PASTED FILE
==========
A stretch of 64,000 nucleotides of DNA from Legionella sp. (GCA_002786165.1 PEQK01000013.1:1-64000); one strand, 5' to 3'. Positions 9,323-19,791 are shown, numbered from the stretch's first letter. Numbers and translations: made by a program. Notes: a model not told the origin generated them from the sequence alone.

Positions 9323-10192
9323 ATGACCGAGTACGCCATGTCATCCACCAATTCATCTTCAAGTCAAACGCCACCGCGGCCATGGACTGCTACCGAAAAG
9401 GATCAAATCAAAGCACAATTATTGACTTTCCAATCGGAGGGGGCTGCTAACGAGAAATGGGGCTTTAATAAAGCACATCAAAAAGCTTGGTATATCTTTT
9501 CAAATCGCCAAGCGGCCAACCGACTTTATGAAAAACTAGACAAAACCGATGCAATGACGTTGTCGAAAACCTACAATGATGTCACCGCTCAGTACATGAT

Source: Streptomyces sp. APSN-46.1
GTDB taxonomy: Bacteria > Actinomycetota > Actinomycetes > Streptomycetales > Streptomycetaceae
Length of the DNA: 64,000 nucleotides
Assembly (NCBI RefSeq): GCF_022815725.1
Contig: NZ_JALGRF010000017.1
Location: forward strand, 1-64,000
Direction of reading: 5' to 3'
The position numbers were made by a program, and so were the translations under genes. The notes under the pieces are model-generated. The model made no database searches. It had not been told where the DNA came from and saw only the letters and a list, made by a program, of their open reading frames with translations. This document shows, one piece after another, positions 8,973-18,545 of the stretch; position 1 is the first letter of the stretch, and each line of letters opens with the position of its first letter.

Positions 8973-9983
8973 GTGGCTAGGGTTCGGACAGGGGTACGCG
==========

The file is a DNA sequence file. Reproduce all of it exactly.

A stretch of 64,000 nucleotides of DNA from Legionella sp. (GCA_002786165.1 PEQK01000013.1:1-64000); one strand, 5' to 3'. Positions 9,323-19,791 are shown, numbered from the stretch's first letter. Numbers and translations: made by a program. Notes: a model not told the origin generated them from the sequence alone.

Positions 9323-10192
9323 ATGACCGAGTACGCCATGTCATCCACCAATTCATCTTCAAGTCAAACGCCACCGCGGCCATGGACTGCTACCGAAAAG
9401 GATCAAATCAAAGCACAATTATTGACTTTCCAATCGGAGGGGGCTGCTAACGAGAAATGGGGCTTTAATAAAGCACATCAAAAAGCTTGGTATATCTTTT
9501 CAAATCGCCAAGCGGCCAACCGACTTTATGAAAAACTAGACAAAACCGATGCAATGACGTTGTCGAAAACCTACAATGATGTCACCGCTCAGTACATGAT

Source: Streptomyces sp. APSN-46.1
GTDB taxonomy: Bacteria > Actinomycetota > Actinomycetes > Streptomycetales > Streptomycetaceae
Length of the DNA: 64,000 nucleotides
Assembly (NCBI RefSeq): GCF_022815725.1
Contig: NZ_JALGRF010000017.1
Location: forward strand, 1-64,000
Direction of reading: 5' to 3'
The position numbers were made by a program, and so were the translations under genes. The notes under the pieces are model-generated. The model made no database searches. It had not been told where the DNA came from and saw only the letters and a list, made by a program, of their open reading frames with translations. This document shows, one piece after another, positions 8,973-18,545 of the stretch; position 1 is the first letter of the stretch, and each line of letters opens with the position of its first letter.

Positions 8973-9983
8973 GTGGCTAGGGTTCGGACAGGGGTACGCG